On 1 February 2021, Seegene announced the development of a Covid-19 diagnostic variant test capable of detecting multiple viral mutations in one reaction
With new SARS-CoV-2 mutations and variants presenting the latest worrying chapter in the global health crisis, it was only a matter of time before a company stepped up to the plate in response – and, earlier this month, South Korean firm Seegene did exactly that, announcing what it claims is the world’s first Covid-19 diagnostic variant test.
The Seoul-based biotech company harnessed its 20 years of experience developing innovative disease detection solutions to produce this potentially momentous IVD device.
If the Allplex SARS-CoV-2 Variants I Assay really does prove capable of detecting and differentiating between multiple coronavirus variants in a single reaction – something existing PCR-based methods aren’t able to do – it may hold the key to more effective, widespread testing moving forward.
We take a closer look at Seegene and the story behind its groundbreaking Covid-19 diagnostic variant test.
History of Seegene
Seegene was established in September 2000 after being spun out of the Institute of Life Sciences at EWHA Women’s University in Seoul.
The following year, the company developed its ACP technology – an innovative primer system designed to amplify target genes with high sensitivity, specificity and reproducibility in PCR testing.
Over the next decade, Seegene went on to develop several other diagnostic technologies and testing kits, entered into a licensing agreement with American life sciences firm Sigma-Aldrich for one of its own products, and established offices in the US and Japan.
Having also received numerous awards recognising its innovation efforts in the diagnostic sector throughout the two years prior, Seegene took another big step forward in 2012 – signing a product development agreement with prominent US chemicals firm DuPont.
The company established further subsidiaries in Italy and the Middle East before gaining its first ever US FDA (Food and Drug Administration) clearance, as its HSV Molecular Test for detecting the type 1 and type 2 herpes simplex viruses gained regulatory approval in February 2015.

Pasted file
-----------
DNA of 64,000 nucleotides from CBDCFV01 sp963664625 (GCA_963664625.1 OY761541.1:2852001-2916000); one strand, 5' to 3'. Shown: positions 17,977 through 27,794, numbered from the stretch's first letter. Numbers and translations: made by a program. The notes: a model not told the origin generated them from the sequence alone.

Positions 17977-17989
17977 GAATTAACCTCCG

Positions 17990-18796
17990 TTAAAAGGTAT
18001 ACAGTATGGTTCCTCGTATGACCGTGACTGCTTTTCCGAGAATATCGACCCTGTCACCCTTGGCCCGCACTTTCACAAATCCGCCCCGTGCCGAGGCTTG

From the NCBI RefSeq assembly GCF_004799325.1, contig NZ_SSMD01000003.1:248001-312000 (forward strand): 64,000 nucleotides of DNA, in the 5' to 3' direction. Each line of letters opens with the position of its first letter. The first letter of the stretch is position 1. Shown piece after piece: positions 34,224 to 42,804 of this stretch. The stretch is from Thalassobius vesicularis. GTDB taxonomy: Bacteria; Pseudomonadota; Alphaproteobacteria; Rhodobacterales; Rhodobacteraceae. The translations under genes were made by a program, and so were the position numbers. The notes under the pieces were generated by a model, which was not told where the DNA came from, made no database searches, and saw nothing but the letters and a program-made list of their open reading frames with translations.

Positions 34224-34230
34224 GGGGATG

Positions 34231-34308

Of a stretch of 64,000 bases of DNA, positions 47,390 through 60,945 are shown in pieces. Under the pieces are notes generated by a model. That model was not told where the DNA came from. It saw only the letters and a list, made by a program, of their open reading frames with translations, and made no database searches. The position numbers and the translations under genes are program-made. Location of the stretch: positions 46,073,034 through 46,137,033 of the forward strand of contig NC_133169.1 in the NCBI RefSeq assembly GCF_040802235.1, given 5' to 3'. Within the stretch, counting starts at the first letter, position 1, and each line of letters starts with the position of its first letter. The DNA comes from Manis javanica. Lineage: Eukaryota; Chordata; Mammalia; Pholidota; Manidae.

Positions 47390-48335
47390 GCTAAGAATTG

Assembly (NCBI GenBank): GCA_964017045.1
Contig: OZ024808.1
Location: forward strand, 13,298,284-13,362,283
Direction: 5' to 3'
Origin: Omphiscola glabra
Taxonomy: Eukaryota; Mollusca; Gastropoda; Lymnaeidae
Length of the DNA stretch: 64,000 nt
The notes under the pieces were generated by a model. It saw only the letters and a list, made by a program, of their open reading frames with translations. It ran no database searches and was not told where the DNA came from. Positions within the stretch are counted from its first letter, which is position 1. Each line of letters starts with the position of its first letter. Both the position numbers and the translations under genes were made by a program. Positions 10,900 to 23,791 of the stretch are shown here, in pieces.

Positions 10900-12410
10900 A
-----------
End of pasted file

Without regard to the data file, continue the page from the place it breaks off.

Other milestones in Seegene’s recent history include collaboration and supply agreements with several major firms – most notably Danaher subsidiary Beckman Coulter, QIAGEN, Becton Dickinson (BD) and Hologic – developing a handful of other new technologies, and establishing business divisions in North America, Germany and Brazil.
Today, it makes diagnostic assays for numerous conditions ranging from respiratory and gastrointestinal tract infections to tuberculosis, sepsis, meningitis, and several sexually-transmitted diseases.
And, in 2020, having generated sales in excess of $100m the previous year, and with more than 500 employees worldwide, Seegene did what more-or-less every company in the broader healthcare industry was forced to do almost overnight, and turned its attention towards tackling the global pandemic.
The ‘world’s first’ Covid-19 diagnostic variant test
One of Seegene’s flagship diagnostic products is its CE-marked line of Allplex Respiratory Panel Assays, which enable the detection and identification of 26 different pathogens using one-step, real-time RT-PCR testing.
This includes 16 viruses and seven bacteria that cause numerous conditions, from influenza, parainfluenza and RSV (respiratory syncytial virus), to pneumonia and coronavirus.